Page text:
What Does Demonetisation Mean for the Indian FMCG Industry

The Indian economy has always been heavily dependent on cash transactions. As of 2015, card and electronic transactions only accounted for a meagre 2% of overall consumer payments transactions in the country. The demonetisation of INR500 and INR1,000 notes by the Indian Government on 8 November 2016 created a major shortage of cash in the economy. There is a lot of uncertainty about the direct impact of the demonetisation on the fmcg industry. However, from the consumer’s point of view, demonetisation will act as a catalyst for growth of card/online payments as well as digital/e-wallets and reduce the dependence on cash transactions.

Euromonitor International’s Industry Forecast Model allows companies to use income elasticity as a proxy to understand the probable impacts of the short-term cash crunch on various industries.

The one-year driver elasticity for GDP per capita for key industries in India is given below. Industries with low income elasticity, such as hot drinks, home care and packaged food, are less likely to be impacted adversely due to the short-term cash crunch. Many of the large categories within these industries are considered staples. This implies that, irrespective of the change in the income of the consumer, the relative change to the growth in the industry will be less than when compared to industries such as beauty and personal care, alcoholic drinks and soft drinks, which require more discretionary spending.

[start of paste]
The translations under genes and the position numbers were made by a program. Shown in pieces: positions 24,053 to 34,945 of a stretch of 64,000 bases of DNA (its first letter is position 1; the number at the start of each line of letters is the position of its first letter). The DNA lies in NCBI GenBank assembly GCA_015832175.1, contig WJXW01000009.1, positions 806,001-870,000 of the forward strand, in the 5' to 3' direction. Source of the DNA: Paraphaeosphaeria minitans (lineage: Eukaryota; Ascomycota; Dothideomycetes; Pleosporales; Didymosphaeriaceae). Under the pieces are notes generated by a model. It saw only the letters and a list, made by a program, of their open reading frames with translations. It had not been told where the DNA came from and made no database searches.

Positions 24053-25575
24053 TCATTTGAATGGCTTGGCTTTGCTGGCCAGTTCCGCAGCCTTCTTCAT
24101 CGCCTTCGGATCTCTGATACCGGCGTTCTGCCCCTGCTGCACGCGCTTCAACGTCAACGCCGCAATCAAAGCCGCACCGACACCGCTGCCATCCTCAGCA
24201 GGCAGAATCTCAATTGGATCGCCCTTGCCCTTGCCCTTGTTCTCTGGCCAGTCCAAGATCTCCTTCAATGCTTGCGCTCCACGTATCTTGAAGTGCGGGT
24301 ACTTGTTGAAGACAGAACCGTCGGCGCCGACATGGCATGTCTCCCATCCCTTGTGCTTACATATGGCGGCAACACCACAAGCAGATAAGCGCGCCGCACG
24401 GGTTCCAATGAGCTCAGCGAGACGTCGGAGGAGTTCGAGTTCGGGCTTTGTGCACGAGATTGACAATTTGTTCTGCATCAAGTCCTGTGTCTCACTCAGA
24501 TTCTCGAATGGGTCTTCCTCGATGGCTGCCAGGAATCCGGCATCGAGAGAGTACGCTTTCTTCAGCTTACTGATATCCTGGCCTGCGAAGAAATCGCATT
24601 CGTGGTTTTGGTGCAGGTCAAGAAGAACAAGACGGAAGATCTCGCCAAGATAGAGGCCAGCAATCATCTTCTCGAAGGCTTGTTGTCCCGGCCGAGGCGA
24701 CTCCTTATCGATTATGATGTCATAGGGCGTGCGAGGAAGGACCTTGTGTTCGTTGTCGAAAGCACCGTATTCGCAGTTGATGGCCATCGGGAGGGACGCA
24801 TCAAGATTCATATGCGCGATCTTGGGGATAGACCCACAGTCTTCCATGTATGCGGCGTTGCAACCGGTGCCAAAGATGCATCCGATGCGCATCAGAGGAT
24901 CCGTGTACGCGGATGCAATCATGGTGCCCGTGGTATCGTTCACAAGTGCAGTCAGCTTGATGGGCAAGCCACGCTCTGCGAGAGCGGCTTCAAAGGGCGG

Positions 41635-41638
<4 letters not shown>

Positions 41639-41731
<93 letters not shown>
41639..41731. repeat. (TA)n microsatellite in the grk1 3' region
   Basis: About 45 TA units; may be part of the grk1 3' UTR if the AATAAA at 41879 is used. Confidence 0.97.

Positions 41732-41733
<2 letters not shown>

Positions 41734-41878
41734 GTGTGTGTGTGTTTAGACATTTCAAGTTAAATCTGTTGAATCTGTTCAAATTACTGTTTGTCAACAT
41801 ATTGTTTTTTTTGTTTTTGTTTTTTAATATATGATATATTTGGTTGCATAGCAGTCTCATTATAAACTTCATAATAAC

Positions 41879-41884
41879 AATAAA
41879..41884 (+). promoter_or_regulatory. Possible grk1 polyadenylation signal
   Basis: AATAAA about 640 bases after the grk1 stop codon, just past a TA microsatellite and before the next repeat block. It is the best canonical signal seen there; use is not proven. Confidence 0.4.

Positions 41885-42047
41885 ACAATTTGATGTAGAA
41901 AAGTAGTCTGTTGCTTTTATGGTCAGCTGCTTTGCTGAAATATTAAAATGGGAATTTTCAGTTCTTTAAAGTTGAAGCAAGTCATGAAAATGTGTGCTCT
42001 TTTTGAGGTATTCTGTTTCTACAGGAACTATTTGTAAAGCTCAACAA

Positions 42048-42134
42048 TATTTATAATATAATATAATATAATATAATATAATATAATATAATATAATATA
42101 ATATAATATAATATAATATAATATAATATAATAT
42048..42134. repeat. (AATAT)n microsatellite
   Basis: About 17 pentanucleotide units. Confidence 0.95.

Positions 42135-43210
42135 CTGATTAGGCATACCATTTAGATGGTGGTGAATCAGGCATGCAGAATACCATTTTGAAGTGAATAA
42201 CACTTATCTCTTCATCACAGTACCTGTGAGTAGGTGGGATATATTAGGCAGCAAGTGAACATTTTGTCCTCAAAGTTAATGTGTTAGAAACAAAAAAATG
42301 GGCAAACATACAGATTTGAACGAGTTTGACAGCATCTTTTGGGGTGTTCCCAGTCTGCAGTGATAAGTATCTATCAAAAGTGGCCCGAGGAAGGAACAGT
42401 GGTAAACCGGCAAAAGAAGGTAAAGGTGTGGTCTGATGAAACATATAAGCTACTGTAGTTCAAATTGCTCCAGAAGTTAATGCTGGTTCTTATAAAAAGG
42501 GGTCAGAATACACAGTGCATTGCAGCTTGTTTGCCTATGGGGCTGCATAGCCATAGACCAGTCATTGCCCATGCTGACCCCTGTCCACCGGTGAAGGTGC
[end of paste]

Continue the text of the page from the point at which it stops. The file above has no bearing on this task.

gdp-per-cap-elasticities-by-cpg-industries

Source: Euromonitor International Industry Forecast Model

 

The Industry Forecast Model can also be used to dive deep into various subcategories within an industry. For example, the one-year income elasticities for the various subcategories within packaged food are given below:

retail-volume-sales

Source: Euromonitor International Industry Forecast Model

Essentials with lower income elasticity such as rice, edible oils and dairy products will be impacted less when compared with products such as ready meals and processed fruits and vegetables. The impact felt will also depend on the frequency of purchase of packaged food through various retail channels.

packaged-food-value-sales-india

Source: Euromonitor International

 

Traditional grocery retailers still account for more than 90% of packaged food value sales in India. Since a big part of these retailers are not well equipped with card payment machines, it is likely that sales during this period will have gone to modern/internet retailers, which offer consumers the convenience of paying by card.

In conclusion, demonetisation has created a short-term cash crunch in the economy and is likely to impact sales of categories that are not staples in the short term. It will also lead to growth in packaged food sales through modern/internet retailers. At the same time, traditional retailers that have felt the impact of the cash crunch have started using QR codes to allow consumers to make small payments. In addition, penetration of digital/e-wallets is expected to increase on the back of supporting government reforms.